Termites in the primitive families, such as Kalotermitidae, possess a gut flora of protozoans, which enables them to digest cellulose. Their normal food is wood that has come into contact with soil. Most species of termites construct runways of soil and some are builders of spectacular mounds (Fig. 4.58). Members of the phylogenetically advanced family Termitidae do not have protozoan symbionts, but possess a formidable array of microbial symbionts (bacteria and fungi) that enable them to process and digest the humified organic matter in tropical soils, and to grow and thrive on such a diet (Breznak, 1984; Bignell, 1984; Pearce, 1997). Interestingly no one adaptive feature or mechanism appears to distinguish the guts of soil-feeding termites. As a result, approximately 67% of the genera in the family Termitidae now consist of these forms. A

FIGURE 4.58. Termite Mounds: Diagrammatic representation of different types of concentrated nest systems. (a) Hodotermes mossambicu. (b) Macrotermes subhyalinus. (c) Nasutitermes exitiosus (from Lee and Wood, 1971).

speculative and generalized sequence of events in a typical Termitinae soil-feeder gut is given in Fig. 4.59 (Brauman et al., 2000).

A number of inquilines (organisms existing in, and sharing, common space) occur in termite nests—ants, collembolans, mites, centipedes, and beetles that have become morphologically specialized for that habitat.

Although termites are mainly tropical in distribution, they occur in temperate zones and deserts as well. Termites have been called the tropical analogs of earthworms, because they reach a large abundance in the tropics and process large amounts of litter. Three nutritional categories include wood-feeding species, plant- and humus-feeding species, and fungus growers. This latter group lacks intestinal symbionts and depends upon cultured fungus for nutrition. Termites have an abundance of unique microbes living in their guts. Using the criterion of 97% sequence identity, one recent study of bacterial microbiota in the gut of the wood-feeding termite Reticulitermes speratus found 268 phylotypes of bacteria (16S rRNA genes, amplified by polymerase chain reaction [PCR]), including 100 clostridial, 61 spirochaetal, and 31 Bacteroides-related phylotypes (Hongoh et al., 2003). More than 90% of the phylo-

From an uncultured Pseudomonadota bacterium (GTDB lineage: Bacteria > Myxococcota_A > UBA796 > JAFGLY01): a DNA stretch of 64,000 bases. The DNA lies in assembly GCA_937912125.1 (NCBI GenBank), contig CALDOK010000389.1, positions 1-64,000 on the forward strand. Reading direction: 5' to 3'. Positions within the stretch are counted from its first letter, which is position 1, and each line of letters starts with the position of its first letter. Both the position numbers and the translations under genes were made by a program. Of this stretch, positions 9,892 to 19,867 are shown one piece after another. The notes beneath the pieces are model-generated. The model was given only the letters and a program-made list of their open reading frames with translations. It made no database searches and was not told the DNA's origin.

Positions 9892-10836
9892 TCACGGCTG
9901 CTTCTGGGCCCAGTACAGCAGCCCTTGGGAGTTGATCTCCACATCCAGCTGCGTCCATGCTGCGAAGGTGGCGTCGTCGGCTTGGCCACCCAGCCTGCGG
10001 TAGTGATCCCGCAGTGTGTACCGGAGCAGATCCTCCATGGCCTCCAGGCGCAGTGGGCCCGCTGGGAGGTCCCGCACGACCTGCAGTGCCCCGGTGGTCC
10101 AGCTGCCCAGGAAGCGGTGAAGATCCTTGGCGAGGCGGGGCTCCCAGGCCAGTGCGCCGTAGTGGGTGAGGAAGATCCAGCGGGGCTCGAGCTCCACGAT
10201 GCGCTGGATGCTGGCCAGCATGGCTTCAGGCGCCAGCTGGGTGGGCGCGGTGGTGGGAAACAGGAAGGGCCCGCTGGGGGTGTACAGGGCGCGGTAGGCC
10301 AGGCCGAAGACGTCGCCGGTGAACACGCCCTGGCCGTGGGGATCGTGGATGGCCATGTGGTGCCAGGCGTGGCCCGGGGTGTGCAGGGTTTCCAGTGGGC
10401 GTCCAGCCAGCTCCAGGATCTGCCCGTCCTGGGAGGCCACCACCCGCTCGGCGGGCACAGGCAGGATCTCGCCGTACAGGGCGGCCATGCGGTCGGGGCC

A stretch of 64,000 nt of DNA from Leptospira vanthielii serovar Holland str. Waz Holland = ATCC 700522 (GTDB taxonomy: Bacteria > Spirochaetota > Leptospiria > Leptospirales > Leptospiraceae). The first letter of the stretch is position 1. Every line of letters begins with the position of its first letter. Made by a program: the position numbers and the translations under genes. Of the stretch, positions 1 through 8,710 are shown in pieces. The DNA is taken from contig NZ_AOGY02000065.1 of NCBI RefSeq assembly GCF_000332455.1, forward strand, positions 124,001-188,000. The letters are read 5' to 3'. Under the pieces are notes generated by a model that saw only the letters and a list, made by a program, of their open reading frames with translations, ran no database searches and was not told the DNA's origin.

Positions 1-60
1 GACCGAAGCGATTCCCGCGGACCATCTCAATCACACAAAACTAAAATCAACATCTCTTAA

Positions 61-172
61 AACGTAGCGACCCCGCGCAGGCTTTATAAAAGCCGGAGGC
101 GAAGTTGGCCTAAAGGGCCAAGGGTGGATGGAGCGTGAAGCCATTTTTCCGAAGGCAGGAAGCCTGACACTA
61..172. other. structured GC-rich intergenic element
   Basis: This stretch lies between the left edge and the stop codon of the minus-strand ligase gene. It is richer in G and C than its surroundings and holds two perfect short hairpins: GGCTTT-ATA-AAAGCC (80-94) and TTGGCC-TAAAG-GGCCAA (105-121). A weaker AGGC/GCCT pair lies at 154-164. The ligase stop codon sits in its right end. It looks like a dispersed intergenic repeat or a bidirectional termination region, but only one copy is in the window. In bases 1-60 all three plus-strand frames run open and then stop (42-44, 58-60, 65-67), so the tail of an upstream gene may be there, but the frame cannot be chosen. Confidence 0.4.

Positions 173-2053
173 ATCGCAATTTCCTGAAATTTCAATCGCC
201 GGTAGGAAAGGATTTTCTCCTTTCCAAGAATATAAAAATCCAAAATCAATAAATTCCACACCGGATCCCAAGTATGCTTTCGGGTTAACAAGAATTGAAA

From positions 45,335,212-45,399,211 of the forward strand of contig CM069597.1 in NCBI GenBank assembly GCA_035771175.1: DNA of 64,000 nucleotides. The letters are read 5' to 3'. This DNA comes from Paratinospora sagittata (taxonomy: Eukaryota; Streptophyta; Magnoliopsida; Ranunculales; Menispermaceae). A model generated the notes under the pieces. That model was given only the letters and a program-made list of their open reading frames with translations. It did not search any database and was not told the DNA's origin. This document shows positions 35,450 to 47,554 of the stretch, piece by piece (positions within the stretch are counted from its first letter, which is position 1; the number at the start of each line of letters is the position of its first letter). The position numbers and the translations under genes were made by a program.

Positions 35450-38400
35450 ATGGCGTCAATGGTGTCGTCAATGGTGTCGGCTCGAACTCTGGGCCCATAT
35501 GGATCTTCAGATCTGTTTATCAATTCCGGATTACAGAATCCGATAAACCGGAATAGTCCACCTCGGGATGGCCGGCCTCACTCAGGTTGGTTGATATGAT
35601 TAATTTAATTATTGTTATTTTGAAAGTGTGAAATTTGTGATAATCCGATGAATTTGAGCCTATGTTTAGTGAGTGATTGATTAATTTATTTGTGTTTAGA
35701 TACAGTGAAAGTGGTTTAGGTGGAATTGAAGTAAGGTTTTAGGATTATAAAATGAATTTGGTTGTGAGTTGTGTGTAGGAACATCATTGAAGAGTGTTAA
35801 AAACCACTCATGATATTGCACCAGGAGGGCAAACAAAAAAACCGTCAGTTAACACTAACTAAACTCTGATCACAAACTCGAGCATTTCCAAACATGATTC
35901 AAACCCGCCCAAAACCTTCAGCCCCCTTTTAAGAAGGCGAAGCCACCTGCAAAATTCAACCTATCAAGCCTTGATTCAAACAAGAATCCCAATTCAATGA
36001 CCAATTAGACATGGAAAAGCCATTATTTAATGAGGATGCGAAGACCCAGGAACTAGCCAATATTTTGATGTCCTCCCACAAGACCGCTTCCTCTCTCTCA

The EXTERNAL RUMEN: Incorporation of feces into internal mound materials and fresh constructions, with stimulation of microbial activity and further processing of soil organic matter.

P3, with aerobic periphery and anaerobic core

Mandibles with crushing molar plates

FOOD = organic rich soil + internal mound material

Anterior P1 with peristaltic musculature

Enteric valve and armature

P4b with peristaltic and antiperistaltic musculature

P3, with aerobic periphery and anaerobic core

Mandibles with crushing molar plates

Anterior P1 with peristaltic musculature

Enteric valve and armature

P4b with peristaltic and antiperistaltic musculature

FOOD = organic rich soil + internal mound material

Labile end-products Labile end-products

Selection of soil fractions rich in silt and clay

Non-

enzymatic secretion or microbial lysis?

K+ secretion; filament propagation and mixing with ingested soil

Alkaline hydrolysis at pH up to >12.0

Fermentation in core, and mineralization at periphery of lumen

Neutralization of alkaline pH and aerobic processing of soil organic matter?